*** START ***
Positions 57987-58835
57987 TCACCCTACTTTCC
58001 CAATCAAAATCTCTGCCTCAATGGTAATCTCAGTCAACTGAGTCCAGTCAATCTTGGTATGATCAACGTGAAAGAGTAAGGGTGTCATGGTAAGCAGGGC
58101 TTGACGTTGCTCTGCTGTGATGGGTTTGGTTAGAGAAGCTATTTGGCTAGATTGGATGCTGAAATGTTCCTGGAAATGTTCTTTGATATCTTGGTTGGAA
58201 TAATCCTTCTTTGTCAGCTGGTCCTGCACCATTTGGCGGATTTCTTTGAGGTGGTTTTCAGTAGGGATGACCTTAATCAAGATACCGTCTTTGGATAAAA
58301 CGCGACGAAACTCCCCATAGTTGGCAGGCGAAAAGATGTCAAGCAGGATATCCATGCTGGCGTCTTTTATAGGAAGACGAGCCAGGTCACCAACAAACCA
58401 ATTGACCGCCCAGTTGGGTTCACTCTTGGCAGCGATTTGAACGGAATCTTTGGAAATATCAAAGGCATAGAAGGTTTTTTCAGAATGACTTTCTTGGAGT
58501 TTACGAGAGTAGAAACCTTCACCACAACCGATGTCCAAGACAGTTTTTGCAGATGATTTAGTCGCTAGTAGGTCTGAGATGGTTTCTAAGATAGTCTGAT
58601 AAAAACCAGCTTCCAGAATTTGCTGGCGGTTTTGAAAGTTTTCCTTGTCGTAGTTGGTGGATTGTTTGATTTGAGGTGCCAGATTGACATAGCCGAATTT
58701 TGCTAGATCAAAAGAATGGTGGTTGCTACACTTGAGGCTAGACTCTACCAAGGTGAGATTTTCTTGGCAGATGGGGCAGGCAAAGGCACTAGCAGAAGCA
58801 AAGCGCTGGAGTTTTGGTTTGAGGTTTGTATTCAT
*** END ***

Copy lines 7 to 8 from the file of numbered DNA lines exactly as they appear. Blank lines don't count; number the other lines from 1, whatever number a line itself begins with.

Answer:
58401 ATTGACCGCCCAGTTGGGTTCACTCTTGGCAGCGATTTGAACGGAATCTTTGGAAATATCAAAGGCATAGAAGGTTTTTTCAGAATGACTTTCTTGGAGT
58501 TTACGAGAGTAGAAACCTTCACCACAACCGATGTCCAAGACAGTTTTTGCAGATGATTTAGTCGCTAGTAGGTCTGAGATGGTTTCTAAGATAGTCTGAT